[ 38 Pa. Commw. Page 4261037]

of the Vehicle Code, Act of April 29, 1959, P.L. 58, No. 32, which classifies driving while under the influence of intoxicating liquor as a misdemeanor, and Section 624.1 of the Vehicle Code,*fn2 which establishes a presumption that a person with 0.10 percent or greater alcohol content in his blood is under the influence of intoxicating liquor, concluding that the employee's voluntary intoxication here had caused the accident in which he died and was a complete defense to the claim for compensation benefits.

On appeal the Board rejected the finding of no physical obstruction as unsupported by competent evidence, but otherwise accepted the referee's findings. It disagreed, however, with the referee's legal conclusions and reversed his decision, holding that, although compensation is totally barred when the injury results from the employee's violation of law,*fn3 the employer here had not met its burden of showing that the death was caused by a violation of law by the decedent. The Board, therefore, granted benefits, and this appeal followed.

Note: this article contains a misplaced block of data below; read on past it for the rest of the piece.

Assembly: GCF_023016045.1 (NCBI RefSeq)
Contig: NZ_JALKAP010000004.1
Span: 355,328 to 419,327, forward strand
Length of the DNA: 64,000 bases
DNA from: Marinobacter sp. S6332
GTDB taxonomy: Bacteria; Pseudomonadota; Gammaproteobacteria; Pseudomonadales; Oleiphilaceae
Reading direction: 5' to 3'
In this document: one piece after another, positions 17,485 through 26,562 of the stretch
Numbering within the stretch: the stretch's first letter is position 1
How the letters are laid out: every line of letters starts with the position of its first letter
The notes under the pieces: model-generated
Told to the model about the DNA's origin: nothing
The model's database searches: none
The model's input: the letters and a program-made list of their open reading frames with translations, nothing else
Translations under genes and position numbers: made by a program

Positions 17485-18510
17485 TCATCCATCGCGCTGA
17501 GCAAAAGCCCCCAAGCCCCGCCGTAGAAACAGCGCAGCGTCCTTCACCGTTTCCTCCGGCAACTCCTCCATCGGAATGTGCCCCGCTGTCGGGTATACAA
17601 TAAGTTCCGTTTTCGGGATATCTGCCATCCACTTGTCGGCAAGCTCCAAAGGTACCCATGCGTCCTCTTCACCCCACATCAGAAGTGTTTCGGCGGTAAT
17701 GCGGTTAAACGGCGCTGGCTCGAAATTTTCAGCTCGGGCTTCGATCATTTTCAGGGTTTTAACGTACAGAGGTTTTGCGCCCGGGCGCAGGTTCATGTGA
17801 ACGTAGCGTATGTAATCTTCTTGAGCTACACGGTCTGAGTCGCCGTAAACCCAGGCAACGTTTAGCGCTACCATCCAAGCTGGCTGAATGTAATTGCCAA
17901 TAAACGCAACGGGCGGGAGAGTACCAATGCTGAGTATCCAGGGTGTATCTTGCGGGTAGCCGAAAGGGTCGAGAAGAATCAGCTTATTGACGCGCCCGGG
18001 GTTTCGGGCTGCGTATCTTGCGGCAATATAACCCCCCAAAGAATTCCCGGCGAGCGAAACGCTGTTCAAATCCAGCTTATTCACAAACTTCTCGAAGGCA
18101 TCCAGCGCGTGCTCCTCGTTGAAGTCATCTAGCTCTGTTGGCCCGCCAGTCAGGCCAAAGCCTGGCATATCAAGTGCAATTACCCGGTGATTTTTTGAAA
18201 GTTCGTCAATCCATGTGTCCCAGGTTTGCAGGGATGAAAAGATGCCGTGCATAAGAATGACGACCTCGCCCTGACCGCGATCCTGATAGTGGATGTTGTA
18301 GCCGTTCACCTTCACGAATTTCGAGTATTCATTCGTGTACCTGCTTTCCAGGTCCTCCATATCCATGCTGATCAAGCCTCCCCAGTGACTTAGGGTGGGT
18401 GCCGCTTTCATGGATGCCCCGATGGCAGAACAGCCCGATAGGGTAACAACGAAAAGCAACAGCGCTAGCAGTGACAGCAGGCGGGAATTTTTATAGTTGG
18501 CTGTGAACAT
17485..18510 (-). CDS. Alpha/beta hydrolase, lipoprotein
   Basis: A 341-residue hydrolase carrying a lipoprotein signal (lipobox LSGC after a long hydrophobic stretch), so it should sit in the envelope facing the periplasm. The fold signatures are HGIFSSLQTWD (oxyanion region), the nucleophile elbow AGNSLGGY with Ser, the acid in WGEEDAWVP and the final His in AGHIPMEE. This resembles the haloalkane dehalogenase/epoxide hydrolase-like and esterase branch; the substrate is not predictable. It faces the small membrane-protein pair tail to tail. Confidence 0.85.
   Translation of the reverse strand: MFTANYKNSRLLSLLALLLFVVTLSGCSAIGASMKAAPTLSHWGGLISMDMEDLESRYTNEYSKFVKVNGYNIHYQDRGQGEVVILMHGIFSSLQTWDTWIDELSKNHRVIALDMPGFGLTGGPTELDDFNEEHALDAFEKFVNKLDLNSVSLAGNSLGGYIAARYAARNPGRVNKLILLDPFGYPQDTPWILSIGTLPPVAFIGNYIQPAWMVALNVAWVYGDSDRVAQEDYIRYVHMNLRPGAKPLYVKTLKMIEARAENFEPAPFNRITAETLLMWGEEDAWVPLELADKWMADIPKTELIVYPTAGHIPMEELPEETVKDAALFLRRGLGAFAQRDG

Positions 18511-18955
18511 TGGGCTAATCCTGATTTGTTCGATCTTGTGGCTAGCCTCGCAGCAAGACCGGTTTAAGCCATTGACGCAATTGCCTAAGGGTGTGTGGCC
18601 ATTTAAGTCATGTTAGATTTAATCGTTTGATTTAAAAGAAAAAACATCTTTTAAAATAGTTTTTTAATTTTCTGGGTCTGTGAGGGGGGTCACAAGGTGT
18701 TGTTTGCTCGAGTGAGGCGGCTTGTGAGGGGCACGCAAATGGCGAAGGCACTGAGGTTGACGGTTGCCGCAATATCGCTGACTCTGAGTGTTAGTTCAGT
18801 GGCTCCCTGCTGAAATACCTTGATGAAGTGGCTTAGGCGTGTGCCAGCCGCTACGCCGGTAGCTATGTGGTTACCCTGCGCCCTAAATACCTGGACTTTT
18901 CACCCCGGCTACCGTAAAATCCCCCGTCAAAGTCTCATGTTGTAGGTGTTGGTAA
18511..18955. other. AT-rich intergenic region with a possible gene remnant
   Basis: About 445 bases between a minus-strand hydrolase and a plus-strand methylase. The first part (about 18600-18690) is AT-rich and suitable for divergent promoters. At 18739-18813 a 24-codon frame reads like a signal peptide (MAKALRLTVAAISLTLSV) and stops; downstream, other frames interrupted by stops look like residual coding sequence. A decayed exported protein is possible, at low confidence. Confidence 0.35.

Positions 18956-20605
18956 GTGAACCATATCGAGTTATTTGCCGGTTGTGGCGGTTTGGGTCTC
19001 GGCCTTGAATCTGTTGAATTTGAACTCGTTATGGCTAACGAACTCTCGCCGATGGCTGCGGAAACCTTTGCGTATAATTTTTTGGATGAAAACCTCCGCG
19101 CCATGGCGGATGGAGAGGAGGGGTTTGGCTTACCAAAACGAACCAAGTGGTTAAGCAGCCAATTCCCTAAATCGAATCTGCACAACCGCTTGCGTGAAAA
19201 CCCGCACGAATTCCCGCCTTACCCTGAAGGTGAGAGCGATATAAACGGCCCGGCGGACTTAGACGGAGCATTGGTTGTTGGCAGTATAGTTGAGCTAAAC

Our scope of review, as defined by Section 44 of the Administrative Agency Law,*fn4 is limited to a determination as to whether or not an error of law was committed, constitutional rights were violated, or findings of fact were unsupported by substantial evidence in the adjudication of the Board.

[ 38 Pa. Commw. Page 427]

The Appellants argue (1) that the decedent's death was caused by his violation of law and (2) that he was not in the course of his employment when the accident occurred. Because it is dispositive of this case, we shall address only the first contention.